It was during the prolonged excessive heat of June and early July this year when I realized how much I hate running on treadmills. When it's 95 degrees and the humidity is so thick the air covers you like a heated blanked, running on a treadmill sounds like a perfect alternative to running outdoors. I thought so on such a day. However, after three miles of running in place while nature glowed beyond a glass-plate window, I suffered all the agony I could take. I was utterly bored but for the frightening thought of running in place for another three miles.
The worst thing about running on a treadmill is the nagging truth that, no matter how far I run on a treadmill, I'm not really running anywhere. While using a treadmill, I've tried thinking I'm on the Birkie or CAMBA trails or running over a forest floor within the Kettle Moraine. But this is like thinking of gourmet food while chewing on a stick. I wonder whether Satan greets all sinners with eternal treadmill workouts.
The alternative: Running in the heat
But what about running outside on a scorching day, especially when the schedule won't allow for a morning or evening run? There's a uniform approach to doing that. First, slather on 50-grade sun block everywhere, even on places covered by clothing. Second, wear sunglasses, a brimmed hat and carry water and energy gels and/or bars.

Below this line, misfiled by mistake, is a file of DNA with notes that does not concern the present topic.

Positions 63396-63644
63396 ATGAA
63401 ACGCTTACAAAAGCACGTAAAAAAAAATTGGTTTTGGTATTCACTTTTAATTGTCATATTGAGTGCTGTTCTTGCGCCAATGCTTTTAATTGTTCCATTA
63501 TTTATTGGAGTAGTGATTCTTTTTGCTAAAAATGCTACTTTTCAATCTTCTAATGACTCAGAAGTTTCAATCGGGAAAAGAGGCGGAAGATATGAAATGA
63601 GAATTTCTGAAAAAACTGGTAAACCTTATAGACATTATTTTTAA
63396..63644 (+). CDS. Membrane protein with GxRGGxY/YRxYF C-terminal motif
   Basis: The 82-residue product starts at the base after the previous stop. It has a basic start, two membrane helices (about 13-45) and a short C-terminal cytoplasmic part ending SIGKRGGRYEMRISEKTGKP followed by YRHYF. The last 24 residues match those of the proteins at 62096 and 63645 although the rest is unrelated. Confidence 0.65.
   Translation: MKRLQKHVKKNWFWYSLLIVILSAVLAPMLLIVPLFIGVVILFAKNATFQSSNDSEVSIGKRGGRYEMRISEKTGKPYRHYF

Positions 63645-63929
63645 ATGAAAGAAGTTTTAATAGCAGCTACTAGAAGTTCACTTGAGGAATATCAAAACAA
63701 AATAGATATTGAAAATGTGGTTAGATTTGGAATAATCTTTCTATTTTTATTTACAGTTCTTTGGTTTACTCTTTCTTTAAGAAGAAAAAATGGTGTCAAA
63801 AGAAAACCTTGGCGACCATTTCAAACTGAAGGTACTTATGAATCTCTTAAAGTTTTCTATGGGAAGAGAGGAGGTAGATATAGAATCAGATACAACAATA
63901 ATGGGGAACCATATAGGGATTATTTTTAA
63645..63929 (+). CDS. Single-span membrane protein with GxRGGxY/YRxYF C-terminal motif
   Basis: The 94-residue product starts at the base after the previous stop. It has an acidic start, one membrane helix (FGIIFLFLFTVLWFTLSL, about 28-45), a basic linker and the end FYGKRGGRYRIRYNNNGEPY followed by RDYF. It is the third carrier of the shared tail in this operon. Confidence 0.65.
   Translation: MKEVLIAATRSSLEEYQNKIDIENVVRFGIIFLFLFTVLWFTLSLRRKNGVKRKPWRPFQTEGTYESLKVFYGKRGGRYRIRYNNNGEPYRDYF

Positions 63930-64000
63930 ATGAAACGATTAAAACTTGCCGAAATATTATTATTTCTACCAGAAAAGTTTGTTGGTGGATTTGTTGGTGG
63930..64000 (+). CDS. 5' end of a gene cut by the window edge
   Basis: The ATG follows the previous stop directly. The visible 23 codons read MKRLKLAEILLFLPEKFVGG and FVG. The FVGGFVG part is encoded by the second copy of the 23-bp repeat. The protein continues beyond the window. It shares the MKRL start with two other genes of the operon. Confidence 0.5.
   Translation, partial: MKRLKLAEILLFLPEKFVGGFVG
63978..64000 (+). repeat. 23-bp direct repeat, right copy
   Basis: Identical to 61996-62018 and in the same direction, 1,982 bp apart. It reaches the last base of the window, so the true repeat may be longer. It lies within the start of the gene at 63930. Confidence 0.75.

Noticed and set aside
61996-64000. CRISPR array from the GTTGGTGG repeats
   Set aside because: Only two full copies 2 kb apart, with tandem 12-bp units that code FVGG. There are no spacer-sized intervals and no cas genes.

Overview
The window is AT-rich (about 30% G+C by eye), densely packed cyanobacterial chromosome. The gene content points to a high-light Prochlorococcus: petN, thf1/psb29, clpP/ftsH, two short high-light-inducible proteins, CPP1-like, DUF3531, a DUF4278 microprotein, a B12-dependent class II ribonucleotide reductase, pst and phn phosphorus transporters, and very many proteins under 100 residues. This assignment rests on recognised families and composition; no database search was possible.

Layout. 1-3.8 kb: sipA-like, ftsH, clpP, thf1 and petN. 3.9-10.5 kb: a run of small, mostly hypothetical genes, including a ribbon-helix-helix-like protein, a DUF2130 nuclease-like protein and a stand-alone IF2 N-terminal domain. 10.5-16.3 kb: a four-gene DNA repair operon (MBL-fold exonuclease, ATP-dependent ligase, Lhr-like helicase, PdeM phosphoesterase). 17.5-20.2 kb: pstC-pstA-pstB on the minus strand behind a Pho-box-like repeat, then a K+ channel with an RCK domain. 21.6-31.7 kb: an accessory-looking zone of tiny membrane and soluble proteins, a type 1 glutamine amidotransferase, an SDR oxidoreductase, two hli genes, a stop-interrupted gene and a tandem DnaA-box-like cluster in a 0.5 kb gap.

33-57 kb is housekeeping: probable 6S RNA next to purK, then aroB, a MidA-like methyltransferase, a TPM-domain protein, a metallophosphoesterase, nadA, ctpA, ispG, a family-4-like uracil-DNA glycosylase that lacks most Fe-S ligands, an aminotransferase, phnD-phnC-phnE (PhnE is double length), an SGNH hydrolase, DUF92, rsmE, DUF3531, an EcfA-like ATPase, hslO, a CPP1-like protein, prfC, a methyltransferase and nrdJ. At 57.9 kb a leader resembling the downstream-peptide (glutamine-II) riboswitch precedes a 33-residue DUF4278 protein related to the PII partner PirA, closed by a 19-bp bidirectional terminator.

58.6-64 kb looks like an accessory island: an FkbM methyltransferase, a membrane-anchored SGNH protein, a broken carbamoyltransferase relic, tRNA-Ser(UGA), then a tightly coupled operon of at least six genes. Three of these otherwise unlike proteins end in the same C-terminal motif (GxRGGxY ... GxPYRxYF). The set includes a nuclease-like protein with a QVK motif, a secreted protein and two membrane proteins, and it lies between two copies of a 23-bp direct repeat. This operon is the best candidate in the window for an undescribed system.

Two more things: Runners encountering high temps must expect to shorten the distance of their runs and accept that it's fine to walk now and then. It also helps to remember that a six-minute per mile pace on a treadmill is still far slower, geographically speaking, than a slow walk in the park.
Besides, a runner can acclimate to the heat over several weeks. I cannot see looking forward to, let alone acclimating to, running miles and miles within a two-foot by four-foot rectangle.
Bruce Steinberg's column appears in full in the August 2012 print edition of Silent Sports.